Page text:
Tall people: FSZ Saar Airbus at the FAI World Meet 2018
It was still strange that all FAI/IPC world meets and world cups were hosted by wind tunnels with 14-foot flying chambers, even though 16-foot chambers have been around for a while. In fact, this year's FAI Indoor World Meet at Weembi Lille is the first event since 2014 that the teams will perform their sequences in a 16-foot flying chamber.

FAI/IPC rather decided at their entry time into the indoor competition world that there will be a limited dive pool for the 4-way teams. Two blocks (1 and 13) were excluded when it was time for the competition draw. The teams still practiced the techniques for both blocks in all flying chambers, as they would be using them at outdoor competitions anyway, including FAI/IPC world meets and world cups.

FAI/IPC still wanted to use all numbers and letters at indoor and outdoor events both. So, their solution was to change the two blocks to fit them into the 14-foot flying chambers, as well. I have bitched about this earlier in Blue Skies Mag ("Slippery Road", issue #99). I did not like the idea that the outdoor dive pool became a victim of the indoor situation.

Anyhow, both dive pools are identical now at FAI/IPC indoor and outdoor events, and that's fine with me. What has not been fixed yet, or even considered, is the fact that small people like me have it much easier in a 14-foot flying chamber than members of the German national 4-way team do. I was not surprised that Airbus shied away from indoor competition for a long time. Eventually, they were so brave to attend their first indoor meet last year in a 14-foot flying chamber and they even won.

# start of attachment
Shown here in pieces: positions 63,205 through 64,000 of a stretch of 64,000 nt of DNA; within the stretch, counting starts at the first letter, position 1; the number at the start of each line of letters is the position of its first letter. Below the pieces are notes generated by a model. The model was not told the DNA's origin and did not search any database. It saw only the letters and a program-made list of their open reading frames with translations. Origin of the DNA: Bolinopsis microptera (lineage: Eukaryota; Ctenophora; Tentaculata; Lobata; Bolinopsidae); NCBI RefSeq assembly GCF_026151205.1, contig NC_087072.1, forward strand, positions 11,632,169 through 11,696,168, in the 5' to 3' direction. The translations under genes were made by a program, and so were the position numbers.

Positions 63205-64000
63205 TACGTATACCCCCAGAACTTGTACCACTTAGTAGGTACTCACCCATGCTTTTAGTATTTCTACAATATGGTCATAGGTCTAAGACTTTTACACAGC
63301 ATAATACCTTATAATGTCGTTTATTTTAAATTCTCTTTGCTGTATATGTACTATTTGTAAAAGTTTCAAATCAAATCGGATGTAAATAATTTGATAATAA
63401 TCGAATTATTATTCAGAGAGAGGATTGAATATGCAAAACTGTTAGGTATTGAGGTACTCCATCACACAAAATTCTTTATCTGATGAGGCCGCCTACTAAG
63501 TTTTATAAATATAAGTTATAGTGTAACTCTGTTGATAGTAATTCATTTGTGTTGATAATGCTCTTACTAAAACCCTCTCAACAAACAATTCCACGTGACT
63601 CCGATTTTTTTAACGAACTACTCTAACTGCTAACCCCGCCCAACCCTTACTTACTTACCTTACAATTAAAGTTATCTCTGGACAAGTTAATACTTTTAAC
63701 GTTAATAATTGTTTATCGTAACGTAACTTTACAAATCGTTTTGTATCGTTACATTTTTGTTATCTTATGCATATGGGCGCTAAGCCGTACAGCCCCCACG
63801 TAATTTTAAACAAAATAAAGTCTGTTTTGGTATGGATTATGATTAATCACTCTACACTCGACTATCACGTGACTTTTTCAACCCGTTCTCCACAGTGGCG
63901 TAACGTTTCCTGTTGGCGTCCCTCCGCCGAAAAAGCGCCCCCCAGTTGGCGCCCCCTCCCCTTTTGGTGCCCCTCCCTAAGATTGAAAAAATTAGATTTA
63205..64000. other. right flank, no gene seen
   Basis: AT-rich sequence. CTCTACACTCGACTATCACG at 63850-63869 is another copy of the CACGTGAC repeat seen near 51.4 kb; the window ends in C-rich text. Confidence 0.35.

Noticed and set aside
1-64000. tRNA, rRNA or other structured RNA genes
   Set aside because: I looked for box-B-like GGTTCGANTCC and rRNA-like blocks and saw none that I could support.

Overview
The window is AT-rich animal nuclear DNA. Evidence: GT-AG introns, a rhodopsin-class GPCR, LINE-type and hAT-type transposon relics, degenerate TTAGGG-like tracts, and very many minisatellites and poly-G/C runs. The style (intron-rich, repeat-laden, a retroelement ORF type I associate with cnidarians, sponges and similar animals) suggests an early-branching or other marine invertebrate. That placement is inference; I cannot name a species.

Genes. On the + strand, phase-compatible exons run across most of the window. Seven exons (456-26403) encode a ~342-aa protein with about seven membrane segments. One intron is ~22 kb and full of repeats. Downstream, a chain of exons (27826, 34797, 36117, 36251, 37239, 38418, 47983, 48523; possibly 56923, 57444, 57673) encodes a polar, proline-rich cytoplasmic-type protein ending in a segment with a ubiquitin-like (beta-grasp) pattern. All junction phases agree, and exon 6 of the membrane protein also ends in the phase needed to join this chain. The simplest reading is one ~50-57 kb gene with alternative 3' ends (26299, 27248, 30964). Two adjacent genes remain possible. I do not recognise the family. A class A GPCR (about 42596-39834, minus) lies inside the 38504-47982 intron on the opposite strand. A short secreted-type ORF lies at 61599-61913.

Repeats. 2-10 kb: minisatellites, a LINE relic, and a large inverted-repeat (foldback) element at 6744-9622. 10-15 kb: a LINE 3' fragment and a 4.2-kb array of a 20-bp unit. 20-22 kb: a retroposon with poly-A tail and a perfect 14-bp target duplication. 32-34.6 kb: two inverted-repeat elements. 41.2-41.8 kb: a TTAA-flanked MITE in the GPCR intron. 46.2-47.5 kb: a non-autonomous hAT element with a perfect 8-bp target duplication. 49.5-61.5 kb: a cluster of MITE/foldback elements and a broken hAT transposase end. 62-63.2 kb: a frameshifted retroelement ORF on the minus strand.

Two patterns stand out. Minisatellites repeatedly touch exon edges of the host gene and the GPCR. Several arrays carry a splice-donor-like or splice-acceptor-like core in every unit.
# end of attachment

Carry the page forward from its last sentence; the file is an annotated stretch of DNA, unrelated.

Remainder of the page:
FSZ Saar Airbus at the German Indoor Nationals 2018 in Bottrop - French Weembi Girls at the FAI Indoor World Meet 2017 in Montreal

Not so tall people: Aerodyne Weembi Girls at the FAI World Meet 2018
It must be the same for them in a 14-foot flying chamber as it is for me when I go to a 12-foot tunnel and I do this regularly in Orlando.

What I am trying to say is that I don't see a reason why FAI/IPC could not host all their world meets and world cups in 16-foot flying chambers. There are more than enough around by now. It would still be more difficult for the giants in the sport, compared to the small people, and they would have to wear their elbow and knee pads even in the larger 16-foot chambers. However, it would be much easier and fairer, with equal performance conditions for everybody.

I cannot say what's in the way of doing this. All I know is that I am glad to see that this year's FAI Indoor World Meet takes place in the 16-foot flying chamber at Weembi Lille. Too sad that Airbus is probably not going to make it. There is a stronger indoor team now. They are all shorter and lighter, and the qualification in Germany takes place in a 14-foot chamber. My money is on the new team ...

Fortunately, we don't have the same problem in outdoor competition. The skies are unlimited, and even a 4-way team of professional basketball players would have no troubles in freefall. However, they would still face the challenge of linked exits from jump planes with small doors. Well, I will save this for another day...